​Thermal paint strippers are in the form of lasers that use searing heat to burn the paint off aircraft surfaces. Their effectiveness relies greatly on the experience of the operator. This paint stripping method is not very popular and efficient as are environment-friendly chemicals.

​Some Eco-Friendly Aircraft Paint Stripper Formulas

Eco-Friendly Aircraft Paint Stripper Formulas

​Aircrafts are an essential part of the defense forces of a nation and are essential for the safety and security of the country. Thus, there is a dire need to look after them efficiently.

​The basic maintenance of an aircraft includes paint stripping and recoating as they both are essential to enhance the life of the aircraft. Painting and recoating saves the aircraft from corrosion.

​Earlier, enamels and acrylics were used to strip off the paint from an aircraft but they were very tough to remove. The toxic and hazardous aircraft paint removers were used to remove the paints. Later, it was found that these aircraft paint removers were the major source of waste generation. This forced the U.S government to bar the use of toxic aircraft paint removers.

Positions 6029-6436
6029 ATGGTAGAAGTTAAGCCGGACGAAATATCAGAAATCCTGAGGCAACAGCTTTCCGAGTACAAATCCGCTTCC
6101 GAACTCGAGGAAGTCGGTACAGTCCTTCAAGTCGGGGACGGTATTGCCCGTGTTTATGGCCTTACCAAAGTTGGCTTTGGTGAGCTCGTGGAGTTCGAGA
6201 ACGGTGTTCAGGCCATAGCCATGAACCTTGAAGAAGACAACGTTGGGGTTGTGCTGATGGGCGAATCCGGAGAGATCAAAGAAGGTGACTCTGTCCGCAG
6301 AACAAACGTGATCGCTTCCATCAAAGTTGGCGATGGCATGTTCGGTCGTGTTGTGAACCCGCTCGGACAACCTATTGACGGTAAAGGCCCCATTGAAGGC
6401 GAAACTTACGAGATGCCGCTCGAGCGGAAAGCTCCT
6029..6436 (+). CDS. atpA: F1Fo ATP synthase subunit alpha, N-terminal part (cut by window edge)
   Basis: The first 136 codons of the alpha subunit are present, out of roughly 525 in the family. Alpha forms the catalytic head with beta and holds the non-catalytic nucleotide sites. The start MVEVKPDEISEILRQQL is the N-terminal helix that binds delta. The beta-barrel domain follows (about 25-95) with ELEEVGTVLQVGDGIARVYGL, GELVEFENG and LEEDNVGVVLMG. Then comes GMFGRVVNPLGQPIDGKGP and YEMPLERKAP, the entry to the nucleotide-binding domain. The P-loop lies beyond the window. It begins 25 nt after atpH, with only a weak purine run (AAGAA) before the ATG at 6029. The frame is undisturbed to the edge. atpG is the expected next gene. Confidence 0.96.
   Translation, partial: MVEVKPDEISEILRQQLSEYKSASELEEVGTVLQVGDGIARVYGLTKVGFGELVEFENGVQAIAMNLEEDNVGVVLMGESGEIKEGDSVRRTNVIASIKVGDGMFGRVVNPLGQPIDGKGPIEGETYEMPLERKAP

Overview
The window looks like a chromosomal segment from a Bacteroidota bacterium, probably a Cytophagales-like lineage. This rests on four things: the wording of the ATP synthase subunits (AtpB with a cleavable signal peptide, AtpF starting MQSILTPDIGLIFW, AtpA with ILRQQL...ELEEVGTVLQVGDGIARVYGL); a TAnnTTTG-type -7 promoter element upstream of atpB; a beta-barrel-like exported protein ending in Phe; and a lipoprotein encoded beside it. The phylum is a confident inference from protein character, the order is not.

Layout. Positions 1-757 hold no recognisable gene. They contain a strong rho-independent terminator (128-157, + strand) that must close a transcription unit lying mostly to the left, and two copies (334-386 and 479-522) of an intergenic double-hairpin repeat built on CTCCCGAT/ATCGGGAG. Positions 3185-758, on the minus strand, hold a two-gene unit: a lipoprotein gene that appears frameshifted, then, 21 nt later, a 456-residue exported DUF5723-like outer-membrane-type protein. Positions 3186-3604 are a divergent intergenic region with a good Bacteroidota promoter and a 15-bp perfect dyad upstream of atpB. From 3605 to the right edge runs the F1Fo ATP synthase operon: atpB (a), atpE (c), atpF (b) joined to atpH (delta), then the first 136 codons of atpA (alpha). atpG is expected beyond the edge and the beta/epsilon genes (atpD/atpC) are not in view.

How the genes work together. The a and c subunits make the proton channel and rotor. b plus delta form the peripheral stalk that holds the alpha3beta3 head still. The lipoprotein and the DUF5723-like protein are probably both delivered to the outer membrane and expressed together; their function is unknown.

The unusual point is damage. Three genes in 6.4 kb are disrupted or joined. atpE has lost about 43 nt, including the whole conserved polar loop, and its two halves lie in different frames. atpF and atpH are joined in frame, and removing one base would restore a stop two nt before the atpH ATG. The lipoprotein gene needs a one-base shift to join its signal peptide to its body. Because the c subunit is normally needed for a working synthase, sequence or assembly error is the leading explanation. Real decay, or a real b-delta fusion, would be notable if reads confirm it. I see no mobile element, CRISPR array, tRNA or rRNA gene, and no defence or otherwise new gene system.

​The government directions made it inevitable to device new aircraft paint remover mediums. Owing to the stringent centralized ecological conventions, many toxic chemical paint removers were debarred. This compelled the aerospace industry to find out some other up-to-the-minute and environment friendly ways of aircraft paint removal.

​Before choosing the aircraft paint remover, the prime concern is that the metal or the composite may not lose its properties. Out of the various ways available, Flashjet is a well known aircraft paint removal process that helps reduce the toxic waste significantly. It can be used for both, the primers and the composites. It is also reported that this method does not harm the mechanical properties of slender aluminum alloys or the epoxy materials used in the manufacturing of the navy aircrafts.